*     *     *

We finished with enough time to allow me a meal between sessions.  Time being what it was, I bought a slice of pizza in the convention centre.  $4 got me a huge slice of mediocre pizza (“Passable and Plenty of it!”) and I waited for the next slot which was another table of the exact same scenario.  Whether it was the warm-up table or the dearth of disaffected pre-teens, my evening slot went really well.  The players were buying what I was selling and there were triumph and tears in equal measure.  Not only that, we finished a bit early, which meant I could head back to my room before midnight.

I know, I know, a hardcore gamer like me, scurrying back to his hotel room like a frightened little mouse.  Look, I have no doubt I could find a game to join at that hour; I passed enough of them on my way out of the ICC.  But the fact is, dorks, I wasn’t there on my time, I was there on Paizo’s.  They trust me to run good tables, and I can’t do that if I am slobbering tired from playing Dawn Patrol until, well, dawn.  If I was there just for me, you bet I’d be gaming.  But I’m not, and it’s called maturity (oh how I hate it so).

Okay, Day One is a wrap!  Games played, merch bought and swag…swagged.  Stay tuned for Day Two, coming to a blog post near you!  Assuming you come here, or subscribe.

Year of the Con: Gencon

Let’s assume I’ve made the standard excuses for a long blog absence, and you have decided to forgive me or not.  Stuff that happened during that absence will end up on the blog eventually but it is not part of today’s subject.  Because today’s subject is…

Gencon!

I made it back this year, against some pretty staggering odds.  Hard to complain too much about that, especially when some of those odds were self-inflicted.  Suffice to say I was pretty much not going to make it this year, until, due to the saint-like generosity of a friend, I was.  I can certainly do without the whiplash inducing status changes, but since I am writing this from a coffee shop in Indianapolis I can hardly argue with the result.  So I will say another hearty thank-you to my benefactor, and get on to the meat of this post.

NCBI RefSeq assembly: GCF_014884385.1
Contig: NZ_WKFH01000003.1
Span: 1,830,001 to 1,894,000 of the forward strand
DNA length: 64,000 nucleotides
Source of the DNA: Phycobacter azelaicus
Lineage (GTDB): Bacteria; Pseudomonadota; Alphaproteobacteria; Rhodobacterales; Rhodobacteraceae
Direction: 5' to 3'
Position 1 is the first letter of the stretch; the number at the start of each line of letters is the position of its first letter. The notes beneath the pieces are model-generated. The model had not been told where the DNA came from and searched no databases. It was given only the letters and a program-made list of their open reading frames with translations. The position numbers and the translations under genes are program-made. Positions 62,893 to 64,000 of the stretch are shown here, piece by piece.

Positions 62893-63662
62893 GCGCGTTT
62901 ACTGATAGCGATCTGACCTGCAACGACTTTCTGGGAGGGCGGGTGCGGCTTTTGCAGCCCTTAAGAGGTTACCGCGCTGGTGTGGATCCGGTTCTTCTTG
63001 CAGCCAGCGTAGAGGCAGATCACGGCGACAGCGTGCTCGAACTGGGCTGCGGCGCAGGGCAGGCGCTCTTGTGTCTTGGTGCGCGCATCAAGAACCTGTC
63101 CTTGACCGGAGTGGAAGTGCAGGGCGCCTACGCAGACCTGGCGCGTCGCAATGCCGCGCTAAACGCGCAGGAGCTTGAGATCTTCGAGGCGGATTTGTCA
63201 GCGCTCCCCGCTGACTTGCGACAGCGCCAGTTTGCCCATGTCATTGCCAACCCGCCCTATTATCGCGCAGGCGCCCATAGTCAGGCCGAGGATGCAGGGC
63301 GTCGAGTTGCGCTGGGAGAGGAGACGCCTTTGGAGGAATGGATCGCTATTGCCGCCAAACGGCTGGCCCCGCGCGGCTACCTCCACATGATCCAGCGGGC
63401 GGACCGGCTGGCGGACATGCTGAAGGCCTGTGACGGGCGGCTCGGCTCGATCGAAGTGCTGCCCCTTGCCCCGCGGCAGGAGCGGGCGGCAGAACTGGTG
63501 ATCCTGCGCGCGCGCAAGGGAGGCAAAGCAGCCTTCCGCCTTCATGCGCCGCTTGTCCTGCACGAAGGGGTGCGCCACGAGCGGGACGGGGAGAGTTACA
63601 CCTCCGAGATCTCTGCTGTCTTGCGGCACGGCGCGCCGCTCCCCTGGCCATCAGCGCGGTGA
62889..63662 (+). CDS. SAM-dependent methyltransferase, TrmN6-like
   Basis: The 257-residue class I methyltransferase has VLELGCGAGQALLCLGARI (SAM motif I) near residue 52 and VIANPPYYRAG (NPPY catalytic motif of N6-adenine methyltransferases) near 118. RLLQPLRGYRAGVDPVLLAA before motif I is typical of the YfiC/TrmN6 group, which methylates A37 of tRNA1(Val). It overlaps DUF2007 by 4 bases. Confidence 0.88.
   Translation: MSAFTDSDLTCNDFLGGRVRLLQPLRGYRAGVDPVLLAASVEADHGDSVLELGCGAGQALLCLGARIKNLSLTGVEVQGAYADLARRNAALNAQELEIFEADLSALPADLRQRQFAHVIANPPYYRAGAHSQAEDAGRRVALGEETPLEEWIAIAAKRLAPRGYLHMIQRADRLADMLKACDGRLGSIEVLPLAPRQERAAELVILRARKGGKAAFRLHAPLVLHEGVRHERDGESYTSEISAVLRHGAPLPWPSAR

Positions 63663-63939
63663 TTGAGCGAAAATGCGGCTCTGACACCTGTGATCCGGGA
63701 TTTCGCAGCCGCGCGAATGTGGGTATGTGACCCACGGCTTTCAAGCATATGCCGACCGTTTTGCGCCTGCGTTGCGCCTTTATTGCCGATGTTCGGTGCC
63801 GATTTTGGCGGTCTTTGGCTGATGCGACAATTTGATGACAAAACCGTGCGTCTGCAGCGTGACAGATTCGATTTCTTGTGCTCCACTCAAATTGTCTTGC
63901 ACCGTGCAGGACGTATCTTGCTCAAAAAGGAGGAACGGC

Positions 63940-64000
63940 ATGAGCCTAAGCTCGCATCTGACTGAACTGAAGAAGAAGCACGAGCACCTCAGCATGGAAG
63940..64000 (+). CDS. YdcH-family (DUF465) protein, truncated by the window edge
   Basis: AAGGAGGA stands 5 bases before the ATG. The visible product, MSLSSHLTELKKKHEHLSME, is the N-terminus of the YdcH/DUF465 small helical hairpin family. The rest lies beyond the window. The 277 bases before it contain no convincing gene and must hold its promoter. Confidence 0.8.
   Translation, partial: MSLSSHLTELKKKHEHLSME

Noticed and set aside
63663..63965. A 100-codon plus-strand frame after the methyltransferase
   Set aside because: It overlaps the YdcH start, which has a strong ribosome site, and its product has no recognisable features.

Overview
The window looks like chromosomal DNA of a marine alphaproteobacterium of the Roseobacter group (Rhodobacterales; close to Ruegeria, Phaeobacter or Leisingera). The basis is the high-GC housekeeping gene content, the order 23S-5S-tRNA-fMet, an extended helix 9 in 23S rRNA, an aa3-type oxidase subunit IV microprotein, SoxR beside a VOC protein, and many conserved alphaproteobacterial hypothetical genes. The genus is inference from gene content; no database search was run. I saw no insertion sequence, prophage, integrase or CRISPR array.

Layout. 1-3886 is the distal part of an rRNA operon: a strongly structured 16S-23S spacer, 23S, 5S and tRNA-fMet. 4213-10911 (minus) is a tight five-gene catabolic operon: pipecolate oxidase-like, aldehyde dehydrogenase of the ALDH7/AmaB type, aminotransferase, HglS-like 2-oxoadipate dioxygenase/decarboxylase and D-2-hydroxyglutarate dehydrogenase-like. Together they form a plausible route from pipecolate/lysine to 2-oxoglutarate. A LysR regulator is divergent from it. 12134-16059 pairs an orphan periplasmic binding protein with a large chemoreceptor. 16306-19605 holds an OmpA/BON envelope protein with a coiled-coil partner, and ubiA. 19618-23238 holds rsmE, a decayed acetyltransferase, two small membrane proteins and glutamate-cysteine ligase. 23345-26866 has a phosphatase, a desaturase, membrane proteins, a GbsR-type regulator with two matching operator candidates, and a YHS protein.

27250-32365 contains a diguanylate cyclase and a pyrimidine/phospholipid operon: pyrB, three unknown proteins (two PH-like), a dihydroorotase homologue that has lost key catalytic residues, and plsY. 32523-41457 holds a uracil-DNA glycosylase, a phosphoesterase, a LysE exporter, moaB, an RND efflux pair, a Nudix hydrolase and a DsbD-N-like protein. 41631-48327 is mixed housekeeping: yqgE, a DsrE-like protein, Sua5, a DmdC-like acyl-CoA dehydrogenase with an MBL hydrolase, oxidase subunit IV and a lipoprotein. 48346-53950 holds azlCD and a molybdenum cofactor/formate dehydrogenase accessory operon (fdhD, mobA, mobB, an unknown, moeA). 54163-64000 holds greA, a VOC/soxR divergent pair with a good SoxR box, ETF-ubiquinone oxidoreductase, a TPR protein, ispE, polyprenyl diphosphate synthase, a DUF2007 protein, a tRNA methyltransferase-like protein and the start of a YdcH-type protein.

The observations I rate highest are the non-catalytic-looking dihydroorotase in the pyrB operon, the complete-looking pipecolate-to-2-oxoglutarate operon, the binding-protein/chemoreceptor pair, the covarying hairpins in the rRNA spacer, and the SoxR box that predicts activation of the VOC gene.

I won’t go too much into the drive down, except that it was better and worse than the drive down last time.  Like last time there were five of us in the vehicle, and despite its spaciousness five seems to be the number that causes “cabin fever” despite wishes to the contrary.  That was enhanced by the fact we were driving straight through, 31 hours in one shot (with appropriate breaks to switch drivers and for intake/outflow).  It was somewhat offset, however, by the most mother-beautiful air conditioning ever.  I can last pretty much indefinitely in an air-conditioned vehicle; without it I become…tetchy.  The only other thing I’ll say about the drive is kudos to Don, who manoeuvred us through some pretty dense Chicago inter-state traffic at midnight, despite the best efforts of teamsters trying to cut our trip short.  Well done, sir!